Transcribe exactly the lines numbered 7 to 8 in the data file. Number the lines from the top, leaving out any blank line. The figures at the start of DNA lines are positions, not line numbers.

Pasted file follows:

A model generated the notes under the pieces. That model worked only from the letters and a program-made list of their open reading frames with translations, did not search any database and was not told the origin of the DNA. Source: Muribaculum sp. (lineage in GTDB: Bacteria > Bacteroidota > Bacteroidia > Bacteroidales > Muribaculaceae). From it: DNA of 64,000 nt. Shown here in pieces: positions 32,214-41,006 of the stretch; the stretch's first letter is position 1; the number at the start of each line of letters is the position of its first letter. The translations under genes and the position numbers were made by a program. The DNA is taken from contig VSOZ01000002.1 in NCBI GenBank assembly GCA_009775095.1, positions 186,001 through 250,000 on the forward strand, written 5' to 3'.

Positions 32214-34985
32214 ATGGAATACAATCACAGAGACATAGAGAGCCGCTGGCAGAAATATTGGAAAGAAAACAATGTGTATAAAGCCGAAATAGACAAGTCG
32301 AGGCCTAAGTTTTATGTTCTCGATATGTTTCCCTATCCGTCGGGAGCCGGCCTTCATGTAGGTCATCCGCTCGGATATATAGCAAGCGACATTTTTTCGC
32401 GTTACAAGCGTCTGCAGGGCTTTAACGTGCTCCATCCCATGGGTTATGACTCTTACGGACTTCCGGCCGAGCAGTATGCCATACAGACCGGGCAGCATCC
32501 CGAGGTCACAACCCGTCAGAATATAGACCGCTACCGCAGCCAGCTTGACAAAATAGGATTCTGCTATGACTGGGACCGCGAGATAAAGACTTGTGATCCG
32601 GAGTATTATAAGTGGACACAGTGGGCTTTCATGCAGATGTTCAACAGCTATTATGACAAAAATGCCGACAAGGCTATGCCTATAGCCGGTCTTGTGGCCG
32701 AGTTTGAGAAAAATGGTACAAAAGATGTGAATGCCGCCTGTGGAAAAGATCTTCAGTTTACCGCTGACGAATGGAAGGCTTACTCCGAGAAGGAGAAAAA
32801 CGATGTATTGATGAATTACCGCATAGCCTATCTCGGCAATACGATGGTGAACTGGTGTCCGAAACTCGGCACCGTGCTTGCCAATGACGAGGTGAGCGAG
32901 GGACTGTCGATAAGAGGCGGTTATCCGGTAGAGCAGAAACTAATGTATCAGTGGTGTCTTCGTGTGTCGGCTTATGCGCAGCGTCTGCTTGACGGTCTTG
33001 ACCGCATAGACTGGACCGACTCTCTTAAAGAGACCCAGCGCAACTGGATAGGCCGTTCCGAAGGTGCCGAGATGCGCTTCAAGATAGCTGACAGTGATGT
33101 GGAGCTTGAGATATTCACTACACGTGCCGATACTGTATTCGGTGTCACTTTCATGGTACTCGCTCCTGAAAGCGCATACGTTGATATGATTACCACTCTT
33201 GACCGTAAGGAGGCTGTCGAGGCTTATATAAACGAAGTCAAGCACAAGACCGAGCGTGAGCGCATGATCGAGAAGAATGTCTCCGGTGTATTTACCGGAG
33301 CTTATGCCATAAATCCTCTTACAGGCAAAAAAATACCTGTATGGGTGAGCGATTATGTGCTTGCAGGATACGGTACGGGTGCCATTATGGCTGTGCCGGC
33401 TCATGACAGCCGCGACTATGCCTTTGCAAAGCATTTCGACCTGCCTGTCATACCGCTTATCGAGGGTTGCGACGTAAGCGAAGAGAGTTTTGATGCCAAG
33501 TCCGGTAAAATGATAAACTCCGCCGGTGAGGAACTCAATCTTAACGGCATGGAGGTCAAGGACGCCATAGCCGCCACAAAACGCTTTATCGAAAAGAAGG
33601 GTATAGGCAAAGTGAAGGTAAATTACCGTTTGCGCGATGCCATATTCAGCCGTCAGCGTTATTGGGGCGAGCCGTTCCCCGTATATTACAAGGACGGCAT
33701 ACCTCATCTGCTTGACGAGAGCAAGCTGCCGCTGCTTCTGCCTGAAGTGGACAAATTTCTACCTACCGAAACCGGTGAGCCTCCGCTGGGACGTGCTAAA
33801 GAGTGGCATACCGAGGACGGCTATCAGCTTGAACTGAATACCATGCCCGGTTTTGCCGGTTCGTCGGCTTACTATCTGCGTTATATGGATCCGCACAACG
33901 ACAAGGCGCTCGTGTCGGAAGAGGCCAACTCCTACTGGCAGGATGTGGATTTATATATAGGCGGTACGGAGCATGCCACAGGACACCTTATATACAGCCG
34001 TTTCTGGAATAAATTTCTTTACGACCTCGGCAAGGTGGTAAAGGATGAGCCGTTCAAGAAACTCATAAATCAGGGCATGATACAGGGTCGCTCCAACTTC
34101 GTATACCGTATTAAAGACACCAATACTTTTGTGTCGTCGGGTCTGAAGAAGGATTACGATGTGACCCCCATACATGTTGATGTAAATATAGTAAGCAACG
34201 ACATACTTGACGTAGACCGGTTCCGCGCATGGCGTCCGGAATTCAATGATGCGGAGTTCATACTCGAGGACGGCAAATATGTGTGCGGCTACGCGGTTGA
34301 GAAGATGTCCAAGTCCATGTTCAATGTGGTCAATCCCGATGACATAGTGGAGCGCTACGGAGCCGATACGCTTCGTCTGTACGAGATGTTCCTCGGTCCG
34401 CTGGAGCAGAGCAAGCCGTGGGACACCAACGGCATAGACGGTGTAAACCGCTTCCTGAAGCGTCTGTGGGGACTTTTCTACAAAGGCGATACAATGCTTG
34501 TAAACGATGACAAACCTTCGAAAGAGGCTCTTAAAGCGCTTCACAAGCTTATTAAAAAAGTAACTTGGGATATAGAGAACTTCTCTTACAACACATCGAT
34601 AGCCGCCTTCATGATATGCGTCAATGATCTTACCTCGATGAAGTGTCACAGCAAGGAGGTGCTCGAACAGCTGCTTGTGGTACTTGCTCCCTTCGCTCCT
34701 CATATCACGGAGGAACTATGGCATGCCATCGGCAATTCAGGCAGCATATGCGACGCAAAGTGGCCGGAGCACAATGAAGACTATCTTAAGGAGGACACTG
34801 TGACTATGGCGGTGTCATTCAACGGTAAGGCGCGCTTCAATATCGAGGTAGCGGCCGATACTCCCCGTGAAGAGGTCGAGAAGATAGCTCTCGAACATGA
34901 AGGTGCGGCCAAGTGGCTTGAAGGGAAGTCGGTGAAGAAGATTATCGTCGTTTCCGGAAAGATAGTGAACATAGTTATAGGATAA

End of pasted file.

32601 GAGTATTATAAGTGGACACAGTGGGCTTTCATGCAGATGTTCAACAGCTATTATGACAAAAATGCCGACAAGGCTATGCCTATAGCCGGTCTTGTGGCCG
32701 AGTTTGAGAAAAATGGTACAAAAGATGTGAATGCCGCCTGTGGAAAAGATCTTCAGTTTACCGCTGACGAATGGAAGGCTTACTCCGAGAAGGAGAAAAA